At the turn of the 21st century, a significant boom in the construction of cultural buildings took saw the creation of hundreds of performing arts centers, theaters, and museums. After these buildings were completed, however, many of these cultural organizations struggled to survive, or, alternatively, drifted off mission as the construction project forced monetary or other considerations to be prioritized. Building Better Arts Facilities: Lessons from a U.S. National Study examines the ways in which organizations planned and managed building projects during this boom, and investigates organizational operations after projects were completed.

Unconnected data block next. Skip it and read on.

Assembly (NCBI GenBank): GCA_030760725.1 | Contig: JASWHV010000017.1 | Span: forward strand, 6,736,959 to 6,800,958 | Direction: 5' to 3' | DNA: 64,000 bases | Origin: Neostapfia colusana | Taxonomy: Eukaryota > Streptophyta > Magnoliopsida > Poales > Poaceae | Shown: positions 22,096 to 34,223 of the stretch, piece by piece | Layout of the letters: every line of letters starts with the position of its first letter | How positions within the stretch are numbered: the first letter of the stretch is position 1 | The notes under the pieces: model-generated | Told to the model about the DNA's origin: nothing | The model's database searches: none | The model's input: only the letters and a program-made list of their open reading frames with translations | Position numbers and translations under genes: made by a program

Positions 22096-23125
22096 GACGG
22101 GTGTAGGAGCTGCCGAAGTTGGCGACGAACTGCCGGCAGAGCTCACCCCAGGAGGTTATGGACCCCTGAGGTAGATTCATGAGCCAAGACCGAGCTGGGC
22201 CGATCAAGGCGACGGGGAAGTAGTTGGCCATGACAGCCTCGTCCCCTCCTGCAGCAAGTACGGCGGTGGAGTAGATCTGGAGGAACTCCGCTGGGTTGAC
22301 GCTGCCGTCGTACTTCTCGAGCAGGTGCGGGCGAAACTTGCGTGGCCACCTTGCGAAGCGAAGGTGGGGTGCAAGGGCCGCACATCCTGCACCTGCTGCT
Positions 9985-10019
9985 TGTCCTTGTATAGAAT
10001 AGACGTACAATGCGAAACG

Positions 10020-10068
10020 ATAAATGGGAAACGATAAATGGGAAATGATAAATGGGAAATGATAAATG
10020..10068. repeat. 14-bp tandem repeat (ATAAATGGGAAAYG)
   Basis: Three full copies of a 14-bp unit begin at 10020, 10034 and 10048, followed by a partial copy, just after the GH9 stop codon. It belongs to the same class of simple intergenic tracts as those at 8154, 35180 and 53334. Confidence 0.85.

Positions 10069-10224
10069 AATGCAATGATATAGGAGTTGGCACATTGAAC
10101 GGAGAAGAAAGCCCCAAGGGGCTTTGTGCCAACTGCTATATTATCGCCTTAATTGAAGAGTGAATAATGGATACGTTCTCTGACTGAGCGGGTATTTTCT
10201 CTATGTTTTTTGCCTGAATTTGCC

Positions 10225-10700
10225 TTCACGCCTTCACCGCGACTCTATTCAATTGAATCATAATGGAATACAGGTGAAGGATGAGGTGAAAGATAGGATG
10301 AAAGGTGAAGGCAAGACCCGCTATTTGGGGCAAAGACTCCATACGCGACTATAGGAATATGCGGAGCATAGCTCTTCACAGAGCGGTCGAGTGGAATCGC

By integrating quantitative data with case-study evidence, the authors identify the differences between the ways some organizations were able to successfully meet the challenges of a large construction project and others that were not. With empirical evidence and analysis, this book highlights better practices for managing and leading cultural building ventures. Readers of this book – be they arts managers, politicians, board members, city planners, foundation executives, or philanthropists – will find that book provides valuable perspective and insight about building cultural facilities, and that reading it will serve to make building projects go more smoothly in the future.